On March 11, the results of a survey conducted in the fall of 2009 were released by Public Agenda at a California Legislative Task Force on Summer and Intercession Enrichment hearing at the capitol in Sacramento. Highlights of the survey findings, conducted in English and Spanish, include: (more…)

Innovative Learning at the Central Enrichment Summer Adventures Program

The Central Enrichment Summer Adventures Program is designed to combine experiential learning and fun for fifth through eighth grade students in a five week, full-day program. The classes listed below are examples of the 30 innovative classes currently offered to 350 students during this summer session. The program is one of five pilot sites throughout California designed to create “a new vision for summer learning.”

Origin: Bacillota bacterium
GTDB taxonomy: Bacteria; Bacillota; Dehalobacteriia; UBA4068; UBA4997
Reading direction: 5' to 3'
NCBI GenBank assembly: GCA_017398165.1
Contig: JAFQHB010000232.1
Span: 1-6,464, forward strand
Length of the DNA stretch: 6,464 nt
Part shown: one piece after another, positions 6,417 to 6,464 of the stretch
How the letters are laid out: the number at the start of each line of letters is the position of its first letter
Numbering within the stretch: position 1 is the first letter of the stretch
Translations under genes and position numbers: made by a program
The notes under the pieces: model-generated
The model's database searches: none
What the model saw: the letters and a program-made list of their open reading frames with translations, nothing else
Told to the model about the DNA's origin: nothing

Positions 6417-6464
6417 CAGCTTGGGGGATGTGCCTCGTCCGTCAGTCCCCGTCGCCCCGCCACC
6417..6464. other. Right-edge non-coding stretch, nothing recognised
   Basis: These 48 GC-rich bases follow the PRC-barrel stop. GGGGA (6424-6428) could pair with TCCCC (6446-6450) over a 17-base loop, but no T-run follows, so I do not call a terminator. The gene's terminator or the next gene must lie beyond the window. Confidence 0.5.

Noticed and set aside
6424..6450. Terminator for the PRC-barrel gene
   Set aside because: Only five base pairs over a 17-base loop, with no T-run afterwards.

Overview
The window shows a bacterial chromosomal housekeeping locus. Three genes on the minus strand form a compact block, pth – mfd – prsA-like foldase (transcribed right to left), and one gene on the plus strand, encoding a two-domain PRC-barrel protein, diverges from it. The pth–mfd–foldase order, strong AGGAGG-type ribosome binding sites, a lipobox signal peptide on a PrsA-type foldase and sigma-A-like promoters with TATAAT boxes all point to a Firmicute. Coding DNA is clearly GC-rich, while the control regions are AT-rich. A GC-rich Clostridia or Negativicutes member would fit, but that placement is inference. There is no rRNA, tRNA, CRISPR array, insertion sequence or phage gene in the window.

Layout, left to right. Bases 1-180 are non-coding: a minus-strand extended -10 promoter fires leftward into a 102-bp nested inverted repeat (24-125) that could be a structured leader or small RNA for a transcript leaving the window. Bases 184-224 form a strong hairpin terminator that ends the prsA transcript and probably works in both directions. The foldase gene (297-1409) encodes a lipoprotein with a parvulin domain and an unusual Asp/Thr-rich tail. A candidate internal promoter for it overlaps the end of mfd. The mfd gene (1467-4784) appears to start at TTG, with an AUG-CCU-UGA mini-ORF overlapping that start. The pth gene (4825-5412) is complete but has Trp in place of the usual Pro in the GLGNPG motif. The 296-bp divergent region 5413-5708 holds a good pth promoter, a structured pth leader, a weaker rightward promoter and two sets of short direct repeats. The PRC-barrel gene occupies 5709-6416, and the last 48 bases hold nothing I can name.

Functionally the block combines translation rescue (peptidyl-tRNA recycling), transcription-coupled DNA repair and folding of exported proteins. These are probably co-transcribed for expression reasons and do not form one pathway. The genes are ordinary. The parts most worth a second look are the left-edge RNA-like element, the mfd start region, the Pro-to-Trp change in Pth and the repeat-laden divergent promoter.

• Goldberg Technology. STEM (Science, Technology, Engineering and Math) learning is fun in the summer. This class combines math, science and technology to create giant domino effects by combining multiple apparatus and interactions in a single machine. One day, for example, the apparatus might start with the dropping of a ball and 16 movements later a light bulb illuminates.